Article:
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The predictive effect of self planning learning on English learning achievement of Kenyan public middle school students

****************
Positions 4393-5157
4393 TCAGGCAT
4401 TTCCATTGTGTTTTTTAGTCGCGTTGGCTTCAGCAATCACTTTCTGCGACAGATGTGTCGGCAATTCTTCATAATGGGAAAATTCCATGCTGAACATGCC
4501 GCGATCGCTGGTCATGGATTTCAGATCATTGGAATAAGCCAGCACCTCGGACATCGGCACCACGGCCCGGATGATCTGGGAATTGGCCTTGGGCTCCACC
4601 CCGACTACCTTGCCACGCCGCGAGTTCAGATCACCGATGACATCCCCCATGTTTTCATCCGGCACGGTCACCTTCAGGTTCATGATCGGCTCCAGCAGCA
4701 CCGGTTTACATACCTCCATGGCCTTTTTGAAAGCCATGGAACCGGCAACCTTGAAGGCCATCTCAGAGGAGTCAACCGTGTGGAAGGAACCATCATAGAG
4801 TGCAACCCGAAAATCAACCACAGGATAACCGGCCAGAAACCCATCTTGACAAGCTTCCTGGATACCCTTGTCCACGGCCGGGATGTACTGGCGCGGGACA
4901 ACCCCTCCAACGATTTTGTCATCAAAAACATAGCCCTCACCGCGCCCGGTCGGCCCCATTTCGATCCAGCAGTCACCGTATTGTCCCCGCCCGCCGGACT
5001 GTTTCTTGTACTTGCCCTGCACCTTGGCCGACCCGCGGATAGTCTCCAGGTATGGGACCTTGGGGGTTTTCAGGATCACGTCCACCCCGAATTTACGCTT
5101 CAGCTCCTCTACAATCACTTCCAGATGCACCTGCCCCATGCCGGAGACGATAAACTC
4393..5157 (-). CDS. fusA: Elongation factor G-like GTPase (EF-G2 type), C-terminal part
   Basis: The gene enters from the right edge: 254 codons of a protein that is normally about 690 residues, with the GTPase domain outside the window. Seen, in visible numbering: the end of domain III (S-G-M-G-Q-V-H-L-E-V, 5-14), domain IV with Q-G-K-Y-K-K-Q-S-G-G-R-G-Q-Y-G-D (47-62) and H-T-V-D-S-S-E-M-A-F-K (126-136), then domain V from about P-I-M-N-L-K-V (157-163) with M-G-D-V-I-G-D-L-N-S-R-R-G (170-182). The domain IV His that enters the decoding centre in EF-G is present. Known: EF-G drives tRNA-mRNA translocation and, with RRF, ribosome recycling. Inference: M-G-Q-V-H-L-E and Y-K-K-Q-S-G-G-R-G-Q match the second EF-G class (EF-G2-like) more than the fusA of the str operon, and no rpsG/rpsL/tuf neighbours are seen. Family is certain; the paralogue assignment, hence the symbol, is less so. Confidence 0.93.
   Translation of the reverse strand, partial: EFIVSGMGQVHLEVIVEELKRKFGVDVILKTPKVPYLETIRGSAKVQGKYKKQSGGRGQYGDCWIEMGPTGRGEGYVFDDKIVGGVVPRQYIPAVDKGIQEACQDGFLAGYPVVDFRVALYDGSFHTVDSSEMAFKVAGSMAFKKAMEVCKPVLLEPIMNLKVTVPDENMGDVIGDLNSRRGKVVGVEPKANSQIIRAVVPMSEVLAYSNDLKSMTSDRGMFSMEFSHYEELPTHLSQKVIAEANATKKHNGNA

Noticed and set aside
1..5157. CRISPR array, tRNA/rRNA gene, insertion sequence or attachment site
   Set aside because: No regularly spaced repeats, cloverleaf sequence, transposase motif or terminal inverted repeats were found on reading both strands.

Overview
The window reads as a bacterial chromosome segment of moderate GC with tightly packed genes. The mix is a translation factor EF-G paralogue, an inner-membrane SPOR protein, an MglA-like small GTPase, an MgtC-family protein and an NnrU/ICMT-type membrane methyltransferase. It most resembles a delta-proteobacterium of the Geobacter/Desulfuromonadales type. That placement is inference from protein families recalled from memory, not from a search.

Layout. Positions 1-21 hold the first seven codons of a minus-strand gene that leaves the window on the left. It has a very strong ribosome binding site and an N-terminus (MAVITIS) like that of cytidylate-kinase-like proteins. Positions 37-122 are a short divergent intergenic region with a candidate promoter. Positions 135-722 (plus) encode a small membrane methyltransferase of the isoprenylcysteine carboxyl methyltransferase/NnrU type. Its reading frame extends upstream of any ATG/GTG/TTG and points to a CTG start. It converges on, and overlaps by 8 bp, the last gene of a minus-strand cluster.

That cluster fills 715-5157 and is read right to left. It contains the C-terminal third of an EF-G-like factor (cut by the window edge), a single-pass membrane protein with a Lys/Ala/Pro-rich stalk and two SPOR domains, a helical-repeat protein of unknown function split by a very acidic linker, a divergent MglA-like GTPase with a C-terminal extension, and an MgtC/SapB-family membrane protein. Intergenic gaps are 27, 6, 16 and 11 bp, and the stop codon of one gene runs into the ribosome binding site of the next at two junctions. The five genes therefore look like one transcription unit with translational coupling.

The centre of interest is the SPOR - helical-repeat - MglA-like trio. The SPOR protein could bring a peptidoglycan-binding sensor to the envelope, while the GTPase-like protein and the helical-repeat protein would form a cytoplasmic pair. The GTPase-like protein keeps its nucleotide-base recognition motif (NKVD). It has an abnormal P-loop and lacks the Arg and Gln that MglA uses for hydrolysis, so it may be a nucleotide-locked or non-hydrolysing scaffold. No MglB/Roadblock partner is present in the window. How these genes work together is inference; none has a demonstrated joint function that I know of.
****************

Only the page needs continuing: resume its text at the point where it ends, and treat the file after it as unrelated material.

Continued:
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https://www.eduzhai.net International Journal of Psychology and Behavioral Sciences 2019, 9(1): 14-18 DOI: 10.5923/j.ijpbs.20190901.03 Self-Planning Learning as Predictor on Academic Performance of English Language among Students in Public Secondary Schools in Kenya Omare Justine Momanyi1, Peter Jairo Aloka2,*, Robert Ochieng3 1PhD Candidate in Educational Psychology, Jaramogi Oginga Odinga University of Science and Technology, Bondo, Kenya 2Department of Psychology and Educational Foundations, Jaramogi Oginga Odinga University of Science and Technology, Bondo, Kenya 3Department of Linguistics, Language and Literature, Jaramogi Oginga Odinga University of Science and Technology, Bondo, Kenya Abstract The purpose of the study was to establish the effect of self-planning learning strategy on the academic performance of English language among students in public secondary schools. The study adopted Information Processing Model and metacognitive theory. The study employed a mixed concurrent method approach which combined Solomon Four group experimental design and open ended interviews. The study target population involved 1397 form three students from 23 public secondary schools, 27 teachers of guidance and counseling and 49 teachers of English language. Stratified random sampling technique was utilized to obtain four study groups that had a sample size of 283 students. The participants from the four groups were randomly assigned into experimental and control groups. Purposive sampling technique was used to select twelve (12) teachers of English and (8) teacher counselors. Cronbach Alpha was used to determine the reliability of the instruments of which a correlation coefficient of 0.80 was obtained. Face, content and construct validity was affirmed through experts’ judgment by the University supervisors. Triangulation method was used to measure the validity of the research instruments. Data was collected using pretest/posttest scores, metacognitive learning questionnaires and open-ended interviews. Pretest/posttests were administered provide data on students’ academic performance on English language. The self-planning learning strategy questionnaires were used students to gather data on the application of metacognitive learning strategy on English language. Quantitative data was analyzed using Pearson Product Moment Correlation and linear regression statistical techniques while qualitative data was analyzed using thematic analysis framework. Pearson Correlation results revealed that there is a positive and statistically significant (r = .149, n=270, p=.014) effect of self-planning learning strategy on academic performance on English language. It can be concluded that self-planning enhances academic achievement among students. Its recommended that teachers of English should adopt self-palling learning strategy should be infused in the teaching and learning process of English language among students in secondary schools. Keywords Self-planning learning strategy, Students, Academic performance English 1. Introduction Globally, the academic performance of English language among students seems to remain below the expected standards despite of the language being widely used as a medium of communication and instruction in many tiers of learning institutions, in trade and scientific and technological advancement (Al-Nasser, 2015). Many students from nations which have adopted English language as a second language have encountered several challenges in the basic skills. This * Corresponding author: jairopeteraloka@yahoo.com (Peter Jairo Aloka) Published online at https://www.eduzhai.net Copyright © 2019 The Author(s). Published by Scientific & Academic Publishing This work is licensed under the Creative Commons Attribution International License (CC BY). http://creativecommons.org/licenses/by/4.0/ problem has hindered effective learning because students cannot understand effectively the instructions and contents in the curriculum and other literary materials that provide important information for learners (Curtain, et al., 2004). Low academic performance in English language has attracted a worldwide attention. In Saudi Arabia, English language was introduced to all learning levels and made compulsory for all learners from class four and beyond after Arabic language. Since then it has expanded because of its great contribution in teaching, training and economic growth (Al-Nasser, 2015). Despite of the positive attitude towards the subject, the proficiency level and academic performance of the subject remains inadequate and below expectation (Al-S eghayer, 2014). A study conducted on the performance of English language in Asian countries such as Malaysia, China, Philippines and Singapore among others revealed that International Journal of Psychology and Behavioral Sciences 2019, 9(1): 14-18 15 English was taught as second language in most learning institutions and it was considered critical in addressing the growing global demands. However, the low academic performance of the subject was wanting (Al-Asmari and Khan (2014). In Ghana, literature revealed that English language is vital in the education sector as core language in learning centers. However, performance in the subject is unsatisfactory in the national examinations according to S’aad (2014), Oppong-Sekyere and Oppong-Sekyere and Akpalu (2014) respectively which was attributed to poor instructional strategies. In Tanzania, English language has expanded as it used by learners in secondary schools. According to the Tanzanian syllabus on language policy, it is expected that students need to have acquired and mastered skills of the language in order to allow them to cope with the demands of English and progress for further training. However, the results from the national examinations in English language indicate that there is consistent poor performance for learners in rural and urban settings (Mosha, 2014). In 2013 during the release of the Kenya Certificate of Secondary Examinations (KCSE) the minister for education indicated that English language had the highest decline in all the thirteen subjects that dropped in the average mean. This poor performance was attributed to sheng’ and frequent use of electronic and technology gadgets which denied learners opportunities to learn and practice proper language use (KNEC Report, 2013). In 2014, there was slight improvement in the mean to 3.86. In 2015, there was improved performance of English language to 4.029 (KNEC Report, 2015). However, in 2016, the national performance of English dropped so much and this was devastating to the learners. The low performance of English language remains to be a major national challenge to a country in regard to education, training and development where its mastery and competency is key because it frustrates students from their future prospects. The fluctuating standard of the English language among the Kenyan secondary school students is a national outcry and it poses a serious challenge. Teachers, parents, employers and education stakeholders are complaining of poor results at school levels and national examinations. Previous studies on possible causes of low performance have shown that attitude, school facilities, and instructional approaches among others have contributed to poor results, however the outcome is still of great concern indicating there a gap to fill towards providing an amicable solution. According to KNEC annual reports from 2007 to 2016, there is a prolonged and persistent problem of low academic performance of English among most learners in public secondary schools especially in Marani Sub County Kenya according (KNEC Report, 2017). The performance of English in Marani Sub County is dismal although it is compulsory and a medium of instruction. Efforts have been made but the problem of dissatisfying results among students still exists, hence necessitating the present study on learning strategy as predictors on academic performance of English language among secondary schools in Marani Sub County because there is no single known study which has been carried out in the area from the self-planning learning strategy perspective. The null hypothesis was stated as follows; H01: There is no statistically significant effect of self-planning learning strategy on academic performance of English language among students in public secondary schools in Marani Sub County, Kenya. 2. Literature Review Empirical studies reviewed have highlighted that metacognitive strategy is critical in meaningful learning. A study conducted by Morisano, Hirsh, Peterson, Pihl, and Shore (2010) on the effect of goal setting among online students indicated that intensive goal setting had a positive influence on student academic achievement. The outcome revealed that students who successfully completed the goal setting intervention showed significant improvement on academic performance implying that there was evidence of increased improvement by 30% in average compared to the control group. The reviewed study utilized online goal setting students in college implying that participants did not have a chance to express their emotions, experiences and perceptions thus limiting findings of the study. Hence, the present study captured the participant’s experiences and impressions which were obtained through indepth focused group interviews, hence broadening the findings of the study in regard to metacognitive learning strategies. Moeller, Theiler and Wu (2012) also reported a positive relationship between thinking process and language achievement. Further, a study done among students in an elementary school by Valle, Regueiro, Rodriguez, Pineiro, Nunez and Rosario (2016) on academic goals and academic achievement, pointed out that students who had clear goals completed their academic homework on time and this was positively linked to the academic performance. The level and type of motivation for academic learning was assessed using the academic goals Instrument while the approach towards homework was measured using an adapted students' approaches to learning Inventory. Academic achievement was assessed through students' report card grades. The reviewed study was conducted on elementary school learners who were relatively younger in age unlike the present study which involved learners in secondary schools who were relatively older with divergent experiences due to developmental stage differences. In Nigeria, Idowu, Chibuzoh and Madueke (2014) conducted a study which indicated that students who received the treatment on goal setting scored better than the control group. This was a study that explored on the effects of goal setting skills among senior 11 students’s academic performance in English language. Eighty (80) students were chosen through stratified sampling technique. The study design was quasi-experimental and quantitative data was collected 16 Omare Justine Momanyi et al.: Self-Planning Learning as Predictor on Academic Performance of English Language among Students in Public Secondary Schools in Kenya through questionnaires. The study reviewed used a smaller sample size of 80 participants posing a challenge of generalizing the study findings to a larger population while the present study used a larger sample size of 283 participants. From the reviewed literature, it was clear that some studies have been conducted in elementary learners who are at preadolescent stage, hence the developmental tasks differ with the adolescents in the present study. In some reviewed study, data was collected using questionnaires which were rigid, hence the participants views, impressions and experiences were lacking in the findings. However, in the present study, a mixed method approach was employed in order to tap the participants rich data especially through open ended interviews. In some reviewed studies, a small sample size was utilized thus increasing the margin error and variability making the results not generalizable. However, the present used a larger sample size to ensure a fair representation in the findings. 3. Research Methodology The present study employed a mixed concurrent method approach which combined Solomon Four Group design and open ended interviews. Mixed method approach is used where quantitative data is collected and then supported or amplified by qualitative data within a single study (Creswell, 2014). The study targeted 1395 form three students, teachers of English (49) and guidance and counseling teachers (27). Purposeful sampling technique was to select a sample size of twelve (12) teachers of English and eight (8) guidance and counseling. Stratified random sampling was used to obtain a sample size of 283 students. The experimental group was treated for 12 weeks while the control group used conventional learning. Quantitative data was collected through pretests/posttests which measured on the academic performance of English language, metacognitive learning strategy questionnaires which were rated on Likert Scale (Strongly Agree=5, Agree=4, Neutral=3, Disagree=2, Strongly Disagree=1) were used to measure the application of metacognitive strategy. Qualitative data was collected using focus group interviews from students and indepth interviews from teachers of English language and guidance and counseling teachers. To ensure content, construct and face validity were achieved, the study utilized University experts who were my PhD supervisors from Jaramogi Oginga Odinga University of Science and Technology (JOOUST) and they checked through the tools and provided constructive feedback on the suitability of the instrument. Trustworthiness of qualitative data was also guided by procedures outlined by Guba and Lincolin (2000). Data were analyzed using both descriptive statistics such as; means, standard deviation and inferential statistics like; Pearson Product moment correlation, paired sample ‘t’ test and multiple regression. For qualitative data, thematic analysis procedures were used. 4. Findings and Discussion To establish whether there is statistically significant effect on self-planning learning strategy on academic performance of English language among students in public secondary schools, the null hypothesis was tested. The null hypothesis was stated; H01: There is no statistically significant effect of self-planning learning strategy on academic performance of English language among students in public secondary schools in Marani Sub County. To achieve this goal, Pearson Moment Correlation Coefficient was performed and the results were shown in Table 1: Table 1. Correlation between Self-Planning Learning Strategy and Academic Performance of English Language Post-Test Score Pearson Correlation Sig. (2-tailed) N Self-Planning Learning Strategy .149* .014 270 *. Correlation is significant at the 0.05 level (2-tailed). From Table 1, It was evident that the effect of self-planning learning strategy was positive and significant (r = .149, n=270, p=.014), with improved use of Self-Planning Learning Strategy resulting to improvement in performance of English language. Therefore, the null hypothesis was rejected and alternative hypothesis taken. This means that Self-Planning Learning Strategy has a positive significance effect on the performance in English language. That is, the more self-planning learning strategy is applied, the higher the performance of English. To explain the extent of significant amount of the variance in performance of English, linear regression was generated to find the actual influence of each of the variables, as shown in Table 2; Table 2. Coefficients of Linear Regression: Self-Planning Learning Strategy, Treatment and Pretest on Performance in English Language as a Subject Model Unstandardized Standardized Coefficients Coefficients t Sig. B Std. Error Beta (Constant) 36.461 5.176 7.045 .000 1 Self-Planning Learning 4.199 1.697 .149 2.475 .014 Strategy (Constant) 34.532 5.356 6.447 .000 Self-Planning Learning 4.372 1.699 .156 2.573 .011 2 Strategy Treatment status .120 1.511 .005 .079 .937 Pretest status 2.407 1.523 .096 1.581 .115 a. Dependent Variable: Post test Score International Journal of Psychology and Behavioral Sciences 2019, 9(1): 14-18 17 From the coefficient table 2, in Model 2, it was clear that if the application of self-planning learning strategy is increased by one unit by the students then their level of performance would improve by 4.372 units. This is a sizable effect from one independent variable. It is the only variable that made a statistically significant contribution, p=0.011 (less than.05). Although the other two variables made some contribution, they did not make significant contribution. If a student received treatment, the performance of English would improve by only .120 units and pretesting would make performance in the posttest exams improve by only 2.407 units. Qualitative data findings supported that self-planning learning strategy was key among students during the learning process. This was evident from the student’s testimony from the experimental group; To our side, most of us plan in advance on the sequence which our studying will take place from the start to the end. We think of a place, time available and books to use and anything we think will be required. Similarly, some of brain storm on what we expect and a strategy that may be useful though this depends on textbooks. When we arrange our work, our studying will flow smoothly (EXGP1, student 3). On my part, I think it prepares us learners to pay attention, solicit instructional materials, which may help us obtain the required information. It makes the learning process to be lively as some of us ready and actively equipped to do independent studies. In essence self-planning learning strategy calls for seriousness from the students’ perspective as they pursue their studies which eventually leads to better results in English language (EXGP1, Student, 11). It was clear from the student’s extract in the treated group that self-planning learning strategy enabled them to practice individualized organization, deliberate thinking and logical use of information materials in the learning process compared to the control group who hardly practiced the strategy in a meaningful manner because they were not aware of it. The present study findings were supported by Hematian, Rezaeiz and Mohammadyfar (2016) who found in a study that self-planning among students resulted to higher scores in comparison to the control and Valle, Regueiro, Rodriguez, Pineiro, Nunez and Rosario (2016) which revealed that self-planning goal-setting learning strategy had a positive significant effect on learning and achievement. Qualitative data findings also confirmed that self-planning learning strategy plays a critical part in ensuring purposeful learning takes place among students. The present study results demonstrated that self-planning learning strategy is important in promoting learning of English language among students as it was evident between treated and control group. 5. Conclusions and Recommendations The present study revealed that self-planning learning strategy contributed to improved performance of English language as it was evident from experimental and control groups, hence the higher the application of metacognitive learning strategy the higher the academic performance of English language. Therefore, the study recommended that teachers of English should adopt self-palling learning strategy should be infused in the teaching and learning process of English language among students in secondary schools in order to improve overall performance of the subject. REFERENCES [1] Al-Asmari, M. A & Khan, M.S.R. (2014). Arab World English Journal. AWEJ, 5(1), 316-325. [2] Al–Nasser. A.S. (2015). Problems of English language acquisition in Saudi Arabia: An exploratory-cum-remedial study: Theory in Language Studies, 5, 1612-1619. http://dx.doi.org/10.17507/tpls.0508.10. [3] Al-Seghayer, K. (2014). The four most common constraints affecting English teaching in Saudi Arabia. International Journal of English in Linguistics, (5), 17-26. http://dx.doi.org/10.5539/ijel.v4np17. [4] Arslantas, S. & Kurnaz, A. (2017). The effect of using self-monitoring strategies in social studies course on self-regulation and academic achievement. International Journal of Research in Education and Science, 3(2), 452463. doi:10.21890/ijres.327905. [5] Creswell, J.W. (2014). Educational research: planning, conducting, and evaluating quantitative and qualitative research, 4th ed. Pearson. University of Nebraska. [6] Curtain, H. & Carol A. D. (2004). Languages and children: Making the match: New languages for young learners, grades K-8. 3rd ed. New York: Longman. [7] Harris, P.G. (2011). Language in schools in Namibia: The missing link in educational achievement? The Urban Trust of Namibia (1). Namibia: Windhoek. [8] Idowu, A.I., Chibuzoh, I.G. & Madueke, L. (2014). 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